Before & After The Sector Shakeup In The S&P 500 – Part 1

The Global Industry Classification Standard (GICS) was first developed in 1999 as a four-tiered, hierarchical industry classification system.  It is managed jointly by S&P Dow Jones Indices and MSCI to serve as the major global industry framework for investment research, portfolio management, and asset allocation.  Each company is assigned a single GICS classification at the sub-industry level according to its principal business activity using quantitative and qualitative factors including revenues, earnings and market perception.  Annual reviews are conducted to ensure that the structure remains fully representative of the current global market.

Source: S&P Dow Jones Indices. Current weights are as of Aug. 31, 2018.

While the GICS assignment doesn’t change constituents and weights in composite indices like the S&P 500, the classifications are important for attribution and understanding the economic impacts on sectors and industries.  Further, with the increasing popularity of sector products, the changes are vital to know for making investment decisions and measuring managers who are sector specialists.  Market participants may use the sectors consisting of related companies that tend to perform similarly and display strong correlation in rotation strategies, for focused diversification in lieu of single stocks or for different growth and value characteristics.  Note the wide range of performance and relatively low correlation between certain sectors.  For example, the 10-year annualized return of consumer discretionary was 14.5% as compared with the -0.2% delivered by energy, and the two sectors have a moderate correlation of 0.63 that can provide both opportunities and diversification.

Source: S&P Dow Jones Indices.

Note the high correlation, 0.93, of consumer discretionary to the S&P 500 that shows how much the U.S. economy is driven by consumer spending.  There are also sectors like utilities and telecommunication services that have shown much lower correlation the the S&P 500 and to other sectors.  Sometimes sector fundamentals drive performance differently as observed between energy and consumer staples with a correlation of 0.48.  Regardless of whether oil is rising or falling, basic goods are still needed.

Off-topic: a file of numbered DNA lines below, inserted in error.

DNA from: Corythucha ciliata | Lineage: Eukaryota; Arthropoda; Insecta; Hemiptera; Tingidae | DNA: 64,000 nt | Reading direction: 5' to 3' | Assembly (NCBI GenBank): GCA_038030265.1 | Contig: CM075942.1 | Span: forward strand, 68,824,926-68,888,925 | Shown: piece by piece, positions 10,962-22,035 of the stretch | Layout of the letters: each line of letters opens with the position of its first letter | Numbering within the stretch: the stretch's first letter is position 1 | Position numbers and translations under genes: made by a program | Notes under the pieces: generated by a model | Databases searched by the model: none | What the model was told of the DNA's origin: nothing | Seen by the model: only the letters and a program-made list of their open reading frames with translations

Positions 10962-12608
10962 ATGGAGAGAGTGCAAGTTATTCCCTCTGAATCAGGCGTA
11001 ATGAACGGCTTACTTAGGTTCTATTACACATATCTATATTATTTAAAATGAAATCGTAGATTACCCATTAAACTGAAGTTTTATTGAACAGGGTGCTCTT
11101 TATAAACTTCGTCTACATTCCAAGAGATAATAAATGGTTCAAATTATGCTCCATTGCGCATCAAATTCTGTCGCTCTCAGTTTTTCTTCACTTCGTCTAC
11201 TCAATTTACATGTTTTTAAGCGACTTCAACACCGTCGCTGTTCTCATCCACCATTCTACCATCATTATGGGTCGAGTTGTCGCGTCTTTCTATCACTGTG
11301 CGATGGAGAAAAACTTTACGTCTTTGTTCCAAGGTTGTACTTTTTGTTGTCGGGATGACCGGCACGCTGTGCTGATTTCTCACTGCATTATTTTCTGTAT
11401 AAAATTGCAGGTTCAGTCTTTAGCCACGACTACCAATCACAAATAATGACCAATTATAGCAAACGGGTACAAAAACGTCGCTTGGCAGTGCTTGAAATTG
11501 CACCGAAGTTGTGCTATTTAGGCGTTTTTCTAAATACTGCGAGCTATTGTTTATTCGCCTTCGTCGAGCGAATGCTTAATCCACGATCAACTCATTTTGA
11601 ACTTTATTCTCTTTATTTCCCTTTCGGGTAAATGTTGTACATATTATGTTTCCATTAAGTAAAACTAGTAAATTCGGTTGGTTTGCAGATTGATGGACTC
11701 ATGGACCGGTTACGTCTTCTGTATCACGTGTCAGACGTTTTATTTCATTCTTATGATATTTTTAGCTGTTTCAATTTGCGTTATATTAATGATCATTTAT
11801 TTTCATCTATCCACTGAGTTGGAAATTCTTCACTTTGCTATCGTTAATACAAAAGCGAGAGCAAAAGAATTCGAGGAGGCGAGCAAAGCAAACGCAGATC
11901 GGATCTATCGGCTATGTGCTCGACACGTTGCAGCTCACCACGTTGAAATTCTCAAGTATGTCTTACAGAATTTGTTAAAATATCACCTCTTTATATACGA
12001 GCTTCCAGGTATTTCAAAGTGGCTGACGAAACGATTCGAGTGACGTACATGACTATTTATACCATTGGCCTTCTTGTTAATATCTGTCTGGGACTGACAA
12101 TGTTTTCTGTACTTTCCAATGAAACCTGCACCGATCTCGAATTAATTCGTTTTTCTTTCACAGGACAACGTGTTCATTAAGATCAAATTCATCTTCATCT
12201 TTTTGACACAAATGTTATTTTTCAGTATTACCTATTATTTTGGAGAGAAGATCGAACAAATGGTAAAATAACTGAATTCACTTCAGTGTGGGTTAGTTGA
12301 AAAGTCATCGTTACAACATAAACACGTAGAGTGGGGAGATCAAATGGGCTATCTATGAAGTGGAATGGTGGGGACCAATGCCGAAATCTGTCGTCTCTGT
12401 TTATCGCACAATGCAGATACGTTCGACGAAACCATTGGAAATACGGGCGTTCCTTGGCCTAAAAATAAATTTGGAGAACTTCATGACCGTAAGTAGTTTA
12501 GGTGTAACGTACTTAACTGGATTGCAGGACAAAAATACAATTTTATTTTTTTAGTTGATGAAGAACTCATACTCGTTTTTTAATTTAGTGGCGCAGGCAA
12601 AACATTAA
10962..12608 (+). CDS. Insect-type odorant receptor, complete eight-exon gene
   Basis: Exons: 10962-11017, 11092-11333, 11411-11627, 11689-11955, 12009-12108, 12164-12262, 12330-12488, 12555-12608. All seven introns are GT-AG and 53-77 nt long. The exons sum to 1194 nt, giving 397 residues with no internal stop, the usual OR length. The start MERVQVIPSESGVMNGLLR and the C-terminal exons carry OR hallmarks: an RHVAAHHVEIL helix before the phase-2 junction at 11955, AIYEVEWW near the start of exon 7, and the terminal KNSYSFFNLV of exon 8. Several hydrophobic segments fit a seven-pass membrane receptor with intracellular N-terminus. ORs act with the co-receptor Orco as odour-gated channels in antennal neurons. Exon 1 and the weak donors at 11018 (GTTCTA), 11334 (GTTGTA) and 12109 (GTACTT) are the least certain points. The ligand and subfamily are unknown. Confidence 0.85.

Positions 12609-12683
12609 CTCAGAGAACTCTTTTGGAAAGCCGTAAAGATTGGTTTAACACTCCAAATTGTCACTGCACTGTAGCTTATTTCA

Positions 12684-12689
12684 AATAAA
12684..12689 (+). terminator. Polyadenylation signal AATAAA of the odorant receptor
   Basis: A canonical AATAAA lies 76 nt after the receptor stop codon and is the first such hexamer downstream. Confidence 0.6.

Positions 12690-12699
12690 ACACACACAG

Source: S&P Dow Jones Indices. Data is 10 years of monthly price return ending on Aug. 31, 2018.

On Monday, Sep. 24th, 2018, the biggest GICS change in history will take place.  It will impact, the biggest sector, information technology, as well as the consumer discretionary and telecommunication services sectors.  This is a result of market feedback confirming the ways in which people communicate and seek information have transformed.  Integration between telecommunications, media, and internet companies in terms of both infrastructure and content have advanced the communication industry into a much broader field as evidenced by the convergence between telecom and cable companies.  Many internet companies have become synonymous with social communication and information, while the Internet Software & Services Sub-Industry has become too diverse, evolving to include new business models using internet technology to cater to a variety of end users and industries.  Most now regard the internet as simply a medium for delivery of a company’s products & services.  The impact on the GICS classification is depicted below to show the expansion of telecommunication services into the communication services sector with new definitions described here.

In the next part of this post, more details of the results will be shown including major stocks moving, market caps, growth/value characteristics, fundamentals and proforma performance.


Special thank you to my colleague, Louis Bellucci, for his contribution to this post.

The posts on this blog are opinions, not advice. Please read our disclaimers.

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